Molecular Vision 2020; 26:718-721
Received 17 February 2020 | Accepted 13 October 2020 | Published 15 October 2020
1Ankara City Hospital, Associate Professor Doctor of Ophtalmology, Ankara, Turkey; 2Ankara City Hospital, MD, Ophthalmologist, Ankara, Turkey; 3Ankara Public Health Laboratory, Associate Professor of Biochemistry, Ankara, Turkey
Correspondence to: Nil Irem Ucgun, Ankara City Hospital, Department of Ophthalmology, Ankara Sehir Hastanesi, Universiteler Mahallesi 1604. Cadde No: 9 Cankaya Ankara, 06800, Turkey, Phone: 905426976933; email: email@example.com
Purpose: To investigate the relationship between inflammation in the vitreous and diabetic retinopathy.
Methods: Vitreous samples from 21 patients with proliferative diabetic retinopathy (PDR), 21 patients with nonproliferative diabetic retinopathy (NPDR), and 21 nondiabetic patients with idiopathic epiretinal membranes (control) were studied. The interferon-gamma (IFN-γ), tumor necrosis factor-alpha (TNF-α), matrix metalloproteinase (MMP)-2, MMP-9, and adiponectin levels in the vitreous were detected in all samples with enzyme-linked immunosorbent assay (ELISA). Samples were stored at −80 °C until analyzed.
Results: The TNF-α levels in the vitreous were not statistically significant between all groups (p>0.005). The mean IFN-γ levels were statistically significantly higher in patients with PDR (70.98 pg/ml) and patients with NPDR (46.61 pg/ml) than in nondiabetic patients (22.02 pg/ml). There was a difference in the IFN-γ levels in the vitreous between patients with PDR and patients with NPDR (p<0.005). The MMP-2 and MMP-9 concentrations in the vitreous were not different between all groups (p>0.05). There was a correlation between the IFN-γ and TNF-α levels. We investigated the statistically significantly decreased levels of adiponectin in the proliferative (p<0.05) and nonproliferative (p<0.05) diabetic eyes compared to the nondiabetic eyes.
Conclusions: Increased levels of IFN-γ and TNF-α in the vitreous were found in patients with diabetes compared to nondiabetic patients. Decreased levels of adiponectin in the vitreous were found in patients with diabetes compared to nondiabetic patients. The data support the hypothesis that inflammation is associated with diabetic retinopathy.
Diabetic retinopathy is the most common cause of visual loss. There are many pathologic factors that give rise to visual impairment in diabetic retinopathy, such as diabetic macular edema (DME), intraocular neovascularization, and proliferative vitreoretinopathy. Inflammation and microangiopathy play an important role in the pathogenesis of diabetic retinopathy .
Tumor necrosis factor-alpha (TNF-α) is a cytokine especially synthesized from T- lymphocytes, monocytes, and macrophages. TNF-α plays a role in inflammation, neovascularization, and apoptosis. Recent studies have shown that inflammation is effective in the development of diabetic retinopathy. The vitreous and serum levels of TNF-α in patients with proliferative diabetic retinopathy (PDR) are statistically significantly higher than the levels in patients with nonproliferative diabetic retinopathy (NPDR). Interferon-gamma (IFN-γ) and TNF-α are inflammatory cytokines. IFN-γ and TNF-α increase the secretion of vascular endothelial growth factor (VEGF) A and C from RPE cells and choroidal fibroblasts. VEGF A is an important proinflammatory molecule that plays a role in the development of diabetic retinopathy. VEGF is a major mediator of angiogenesis. VEGF A causes breakdown of the blood–retinal barrier and increases vascular permeability. When leukocyte diapedesis occurs in the retina, endothelial cells are activated. This mechanism expresses that endothelial cells are associated matrix metalloproteinases (MMPs). MMP-2 and MMP-9 are elevated in vitreous samples of diabetic retinas [2,3].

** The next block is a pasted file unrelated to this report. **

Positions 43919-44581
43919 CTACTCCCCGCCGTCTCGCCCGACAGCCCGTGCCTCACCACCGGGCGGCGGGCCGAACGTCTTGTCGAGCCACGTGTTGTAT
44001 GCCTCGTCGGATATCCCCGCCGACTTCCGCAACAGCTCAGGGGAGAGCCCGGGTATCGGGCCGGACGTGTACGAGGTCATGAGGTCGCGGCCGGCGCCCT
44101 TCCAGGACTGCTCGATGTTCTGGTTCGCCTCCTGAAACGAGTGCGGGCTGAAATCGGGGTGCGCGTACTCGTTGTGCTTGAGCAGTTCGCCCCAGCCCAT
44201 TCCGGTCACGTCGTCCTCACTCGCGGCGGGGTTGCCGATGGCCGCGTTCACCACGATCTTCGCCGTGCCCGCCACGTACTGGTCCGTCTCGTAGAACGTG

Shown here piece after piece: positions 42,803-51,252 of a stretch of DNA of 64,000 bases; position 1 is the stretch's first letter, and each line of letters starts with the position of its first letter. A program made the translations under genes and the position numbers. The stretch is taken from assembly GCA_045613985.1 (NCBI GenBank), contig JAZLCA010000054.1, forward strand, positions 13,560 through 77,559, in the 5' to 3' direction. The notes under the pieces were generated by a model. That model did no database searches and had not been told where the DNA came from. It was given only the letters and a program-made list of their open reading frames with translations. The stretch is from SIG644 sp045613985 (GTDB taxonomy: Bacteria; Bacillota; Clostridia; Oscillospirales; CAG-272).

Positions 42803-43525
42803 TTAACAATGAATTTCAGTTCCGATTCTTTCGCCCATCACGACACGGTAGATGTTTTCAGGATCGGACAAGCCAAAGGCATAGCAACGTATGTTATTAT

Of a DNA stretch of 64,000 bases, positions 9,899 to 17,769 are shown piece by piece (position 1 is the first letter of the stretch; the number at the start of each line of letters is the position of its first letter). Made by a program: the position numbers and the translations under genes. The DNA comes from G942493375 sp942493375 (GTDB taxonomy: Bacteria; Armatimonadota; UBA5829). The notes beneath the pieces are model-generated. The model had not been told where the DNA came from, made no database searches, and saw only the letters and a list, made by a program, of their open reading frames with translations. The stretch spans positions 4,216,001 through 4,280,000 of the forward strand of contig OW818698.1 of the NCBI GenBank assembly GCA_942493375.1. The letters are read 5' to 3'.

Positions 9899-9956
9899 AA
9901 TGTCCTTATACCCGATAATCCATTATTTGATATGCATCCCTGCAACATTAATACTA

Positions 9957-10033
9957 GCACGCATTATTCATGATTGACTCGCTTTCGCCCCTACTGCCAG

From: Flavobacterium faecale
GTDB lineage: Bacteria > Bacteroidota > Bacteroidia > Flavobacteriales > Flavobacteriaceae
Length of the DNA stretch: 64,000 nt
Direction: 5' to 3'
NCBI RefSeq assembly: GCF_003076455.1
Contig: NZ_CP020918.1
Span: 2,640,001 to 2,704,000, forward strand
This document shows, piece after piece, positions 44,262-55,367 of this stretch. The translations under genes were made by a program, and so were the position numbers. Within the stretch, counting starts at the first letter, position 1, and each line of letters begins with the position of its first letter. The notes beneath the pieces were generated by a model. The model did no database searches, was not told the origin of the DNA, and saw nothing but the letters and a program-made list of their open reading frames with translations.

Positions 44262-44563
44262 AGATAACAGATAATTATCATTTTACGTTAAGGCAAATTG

Adiponectin (APN), a 30-kDa adipocyte-derived vasoactive peptide, is secreted by adipocytes. APN also has anti-inflammatory and antiatherosclerotic effects on endothelial cells. The development of diabetic retinopathy is linked to oxidative stress and abnormal APN levels .
Hyperglycemia causes endothelial dysfunction via increasing oxidative stress and expressing angiogenic factors. Endothelial dysfunction is implicated in the development of diabetic microvascular complications [5-7]. Eventually, inflammation is an important factor in DME and diabetic retinopathy . The epiretinal membrane (ERM) is an avascular fibrocellular membrane that overlies the central macular area between the vitreous and the internal limiting membrane.
The etiology in the idiopathic epiretinal membrane is unknown. In the secondary epiretinal membrane, there is an anamnesis of ocular pathologies, trauma, or intraocular surgery. Epiretinal membranes contain glial cells, macrophages, fibrocytes, collagen fibers, and RPE cells . We included nondiabetic patients with idiopathic epiretinal membranes in the control group.
Twenty-one patients with PDR, 21 patients with NPDR, and 21 nondiabetic patients (with idiopathic epiretinal membrane) were enrolled. Patients with the following conditions were excluded: a history of ocular trauma, intraocular surgery, and ocular inflammatory diseases or had been receiving topical or systemic steroid treatment. All vitrectomies were performed by one author (NIU). The enrollment criteria for vitrectomy in this study was epiretinal membrane for patients with diabetes and nondiabetic patients.
Undiluted vitreous fluid samples (0.5 ml) from 21 patients with PDR, 21 patients with NPDR, and 21 nondiabetic (control) patients were obtained during pars plana vitrectomy. Samples were stored at −80 °C until analyzed.
IFN-γ, TNF-α, MMP-2, and MMP-9 concentrations in the vitreous samples were analyzed with using commercial 96-well enzyme-linked immunosorbent assay (ELISA) kits. APN levels were also measured with ELISA.